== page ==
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Can You Revise a Short Scar Brachioplasty Gone Horribly Wrong?


Doctor Answers (11)

Scar revisions for brachioplasty

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You are definitely a candidate for scar revision following your brachioplasty.  Allow your incisions to heal from the first surgery for at least a few months before undergoing the second operation.  


Los Angeles Plastic Surgeon
5.0 out of 5 stars 19 reviews

Can you revise a short scar brachioplasty gone wrong?

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    From the photo, it appears that you have had a wound separation, called a wound dehiscence.  This can be corrected and the desired outcome still achieved, but not right away.  Causes of the separation include tension, infection, smoking, and poor surgical planning.  It is best to allow for wound healing to proceed until the wound is stable, without any sign of infection, and the arm tissues are pliable enough to be put back together after the wound is excised.  With proper wound care, these wounds heal quickly and the revision may be possible in several weeks to months.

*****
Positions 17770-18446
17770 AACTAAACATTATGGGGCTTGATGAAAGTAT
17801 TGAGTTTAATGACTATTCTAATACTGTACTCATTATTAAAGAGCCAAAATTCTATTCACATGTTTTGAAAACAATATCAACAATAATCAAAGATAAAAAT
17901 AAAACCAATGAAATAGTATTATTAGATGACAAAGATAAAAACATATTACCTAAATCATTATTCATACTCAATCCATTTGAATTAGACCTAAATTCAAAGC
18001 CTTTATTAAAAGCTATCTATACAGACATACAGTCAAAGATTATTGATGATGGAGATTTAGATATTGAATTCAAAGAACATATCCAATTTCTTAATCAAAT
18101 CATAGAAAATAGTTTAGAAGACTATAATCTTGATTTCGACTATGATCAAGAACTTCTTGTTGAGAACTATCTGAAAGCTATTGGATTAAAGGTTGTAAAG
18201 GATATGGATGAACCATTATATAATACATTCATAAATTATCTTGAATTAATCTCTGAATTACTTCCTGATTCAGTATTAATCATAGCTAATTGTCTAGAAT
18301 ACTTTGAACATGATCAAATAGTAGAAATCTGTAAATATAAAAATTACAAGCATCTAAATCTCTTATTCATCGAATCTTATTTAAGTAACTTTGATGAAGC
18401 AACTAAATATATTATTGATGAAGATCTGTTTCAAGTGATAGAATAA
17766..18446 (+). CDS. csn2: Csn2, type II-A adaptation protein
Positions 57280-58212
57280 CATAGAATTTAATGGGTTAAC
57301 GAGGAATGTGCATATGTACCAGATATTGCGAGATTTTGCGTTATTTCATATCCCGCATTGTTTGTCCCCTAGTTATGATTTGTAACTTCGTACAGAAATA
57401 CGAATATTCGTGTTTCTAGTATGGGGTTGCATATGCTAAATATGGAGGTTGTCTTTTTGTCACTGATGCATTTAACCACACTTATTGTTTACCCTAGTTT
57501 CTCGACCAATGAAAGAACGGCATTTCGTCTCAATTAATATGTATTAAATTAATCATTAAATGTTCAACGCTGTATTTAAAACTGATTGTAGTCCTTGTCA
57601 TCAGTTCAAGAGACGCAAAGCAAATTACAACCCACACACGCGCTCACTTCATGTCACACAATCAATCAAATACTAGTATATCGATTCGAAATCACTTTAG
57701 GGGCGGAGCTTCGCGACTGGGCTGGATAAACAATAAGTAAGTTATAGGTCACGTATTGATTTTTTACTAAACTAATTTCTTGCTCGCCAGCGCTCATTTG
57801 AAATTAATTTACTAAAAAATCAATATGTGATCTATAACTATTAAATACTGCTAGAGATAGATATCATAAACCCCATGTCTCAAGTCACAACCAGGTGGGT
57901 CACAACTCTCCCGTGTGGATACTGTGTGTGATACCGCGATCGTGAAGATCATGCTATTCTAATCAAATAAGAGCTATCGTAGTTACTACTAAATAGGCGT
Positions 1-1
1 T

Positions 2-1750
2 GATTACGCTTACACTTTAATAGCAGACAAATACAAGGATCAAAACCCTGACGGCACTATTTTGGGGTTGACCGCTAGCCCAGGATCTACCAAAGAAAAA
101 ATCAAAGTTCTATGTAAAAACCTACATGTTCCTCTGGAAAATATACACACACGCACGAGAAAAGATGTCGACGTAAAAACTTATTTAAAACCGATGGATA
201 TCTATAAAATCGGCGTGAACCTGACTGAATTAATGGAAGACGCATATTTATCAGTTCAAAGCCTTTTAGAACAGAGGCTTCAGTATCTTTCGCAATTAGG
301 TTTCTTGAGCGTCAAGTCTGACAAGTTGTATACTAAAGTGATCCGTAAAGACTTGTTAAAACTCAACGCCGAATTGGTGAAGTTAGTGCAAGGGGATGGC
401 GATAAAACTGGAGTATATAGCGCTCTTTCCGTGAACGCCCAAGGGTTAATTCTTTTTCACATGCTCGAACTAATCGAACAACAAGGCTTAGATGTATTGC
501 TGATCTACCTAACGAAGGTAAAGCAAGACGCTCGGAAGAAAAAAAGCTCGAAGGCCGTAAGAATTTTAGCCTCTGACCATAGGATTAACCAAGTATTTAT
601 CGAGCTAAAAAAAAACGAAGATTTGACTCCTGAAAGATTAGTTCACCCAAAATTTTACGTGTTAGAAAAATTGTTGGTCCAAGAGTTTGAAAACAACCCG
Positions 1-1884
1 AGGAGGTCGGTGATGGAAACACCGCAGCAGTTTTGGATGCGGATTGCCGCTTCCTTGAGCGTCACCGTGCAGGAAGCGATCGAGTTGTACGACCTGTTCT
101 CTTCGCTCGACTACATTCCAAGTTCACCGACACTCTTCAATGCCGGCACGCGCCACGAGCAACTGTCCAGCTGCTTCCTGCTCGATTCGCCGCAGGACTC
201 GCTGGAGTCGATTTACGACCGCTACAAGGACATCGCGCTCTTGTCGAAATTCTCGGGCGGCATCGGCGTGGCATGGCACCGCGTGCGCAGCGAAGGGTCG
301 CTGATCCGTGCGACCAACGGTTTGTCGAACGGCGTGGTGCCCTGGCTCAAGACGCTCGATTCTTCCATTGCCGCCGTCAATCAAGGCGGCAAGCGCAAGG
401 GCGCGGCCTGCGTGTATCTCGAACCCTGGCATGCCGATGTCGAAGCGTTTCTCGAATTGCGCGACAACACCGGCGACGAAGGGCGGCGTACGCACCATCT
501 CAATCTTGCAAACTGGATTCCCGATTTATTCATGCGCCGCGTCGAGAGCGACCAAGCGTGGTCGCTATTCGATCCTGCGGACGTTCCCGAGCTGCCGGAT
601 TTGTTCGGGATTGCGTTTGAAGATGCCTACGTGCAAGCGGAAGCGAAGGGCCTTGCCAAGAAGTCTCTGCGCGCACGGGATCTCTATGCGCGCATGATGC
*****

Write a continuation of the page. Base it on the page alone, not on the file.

John Zavell, MD, FACS
Toledo Plastic Surgeon
4.5 out of 5 stars 10 reviews

Wound Separation & Breakdown Following Brachioplasty

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Wound separation is one of the more common complications associated with brachioplasty. This complication can occur for a variety of reasons including tension on the wound closure, infection, diabetes, smoking, inappropriate activity levels and thin medial arm tissue.